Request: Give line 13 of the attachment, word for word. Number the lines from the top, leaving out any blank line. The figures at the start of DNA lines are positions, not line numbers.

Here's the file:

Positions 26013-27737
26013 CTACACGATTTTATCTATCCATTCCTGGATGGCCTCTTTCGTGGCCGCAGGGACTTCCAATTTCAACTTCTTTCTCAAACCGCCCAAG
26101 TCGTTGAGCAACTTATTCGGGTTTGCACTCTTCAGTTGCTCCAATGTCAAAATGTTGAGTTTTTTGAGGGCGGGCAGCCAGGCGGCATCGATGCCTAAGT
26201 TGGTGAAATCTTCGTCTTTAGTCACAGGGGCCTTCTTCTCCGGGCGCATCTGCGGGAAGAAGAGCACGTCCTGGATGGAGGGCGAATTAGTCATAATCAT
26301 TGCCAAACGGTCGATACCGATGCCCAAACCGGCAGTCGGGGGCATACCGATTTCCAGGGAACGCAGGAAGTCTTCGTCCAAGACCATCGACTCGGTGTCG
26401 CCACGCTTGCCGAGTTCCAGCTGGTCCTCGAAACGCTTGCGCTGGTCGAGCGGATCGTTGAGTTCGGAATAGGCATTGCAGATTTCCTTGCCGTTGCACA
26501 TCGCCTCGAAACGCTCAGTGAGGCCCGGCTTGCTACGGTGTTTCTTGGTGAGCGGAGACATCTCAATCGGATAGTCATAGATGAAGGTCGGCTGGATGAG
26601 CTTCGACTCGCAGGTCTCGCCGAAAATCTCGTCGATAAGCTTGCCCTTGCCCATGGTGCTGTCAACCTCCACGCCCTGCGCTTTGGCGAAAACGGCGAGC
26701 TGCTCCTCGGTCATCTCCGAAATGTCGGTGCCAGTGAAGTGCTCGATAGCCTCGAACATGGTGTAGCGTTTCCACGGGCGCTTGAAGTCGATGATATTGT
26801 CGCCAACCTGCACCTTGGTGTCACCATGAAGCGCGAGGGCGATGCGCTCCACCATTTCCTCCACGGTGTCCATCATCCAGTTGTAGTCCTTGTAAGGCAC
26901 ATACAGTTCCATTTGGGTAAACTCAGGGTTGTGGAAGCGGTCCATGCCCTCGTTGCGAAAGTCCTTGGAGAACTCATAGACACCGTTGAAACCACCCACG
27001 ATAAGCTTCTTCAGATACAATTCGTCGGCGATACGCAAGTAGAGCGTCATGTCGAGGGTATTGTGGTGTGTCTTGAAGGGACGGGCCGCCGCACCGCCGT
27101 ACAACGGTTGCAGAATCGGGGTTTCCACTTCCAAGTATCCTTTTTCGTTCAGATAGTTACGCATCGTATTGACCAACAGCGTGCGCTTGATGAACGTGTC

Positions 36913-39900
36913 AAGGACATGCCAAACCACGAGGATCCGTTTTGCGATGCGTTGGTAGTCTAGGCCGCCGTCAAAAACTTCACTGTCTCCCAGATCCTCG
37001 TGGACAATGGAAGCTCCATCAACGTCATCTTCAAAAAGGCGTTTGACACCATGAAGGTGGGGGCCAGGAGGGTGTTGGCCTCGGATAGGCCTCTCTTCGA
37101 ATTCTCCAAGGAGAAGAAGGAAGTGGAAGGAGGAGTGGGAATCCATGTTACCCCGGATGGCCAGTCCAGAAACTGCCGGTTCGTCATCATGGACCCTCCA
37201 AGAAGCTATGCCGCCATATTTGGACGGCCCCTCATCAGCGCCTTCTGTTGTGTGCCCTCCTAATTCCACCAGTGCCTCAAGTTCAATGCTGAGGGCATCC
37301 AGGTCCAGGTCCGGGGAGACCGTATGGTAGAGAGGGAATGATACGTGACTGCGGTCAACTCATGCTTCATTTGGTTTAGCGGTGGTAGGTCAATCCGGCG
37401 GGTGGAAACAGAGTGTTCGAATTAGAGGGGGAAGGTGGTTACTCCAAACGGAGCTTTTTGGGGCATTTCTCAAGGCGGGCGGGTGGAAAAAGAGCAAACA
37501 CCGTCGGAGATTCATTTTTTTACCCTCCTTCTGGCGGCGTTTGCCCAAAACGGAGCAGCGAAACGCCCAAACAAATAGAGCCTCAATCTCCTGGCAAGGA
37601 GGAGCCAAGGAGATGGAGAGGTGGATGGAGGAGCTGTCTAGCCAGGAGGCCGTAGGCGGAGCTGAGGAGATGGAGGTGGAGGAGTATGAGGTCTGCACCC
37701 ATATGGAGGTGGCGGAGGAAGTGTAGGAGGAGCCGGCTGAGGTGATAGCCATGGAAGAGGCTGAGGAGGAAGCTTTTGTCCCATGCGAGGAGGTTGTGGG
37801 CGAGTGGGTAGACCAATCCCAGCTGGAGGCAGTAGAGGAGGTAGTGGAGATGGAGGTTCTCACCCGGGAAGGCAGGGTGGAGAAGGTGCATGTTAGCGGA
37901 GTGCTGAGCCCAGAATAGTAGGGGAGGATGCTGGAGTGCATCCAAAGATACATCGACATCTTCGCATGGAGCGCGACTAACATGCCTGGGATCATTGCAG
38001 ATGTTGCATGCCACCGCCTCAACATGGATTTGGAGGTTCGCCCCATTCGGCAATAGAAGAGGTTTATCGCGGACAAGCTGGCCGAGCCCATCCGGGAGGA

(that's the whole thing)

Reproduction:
27101 ACAACGGTTGCAGAATCGGGGTTTCCACTTCCAAGTATCCTTTTTCGTTCAGATAGTTACGCATCGTATTGACCAACAGCGTGCGCTTGATGAACGTGTC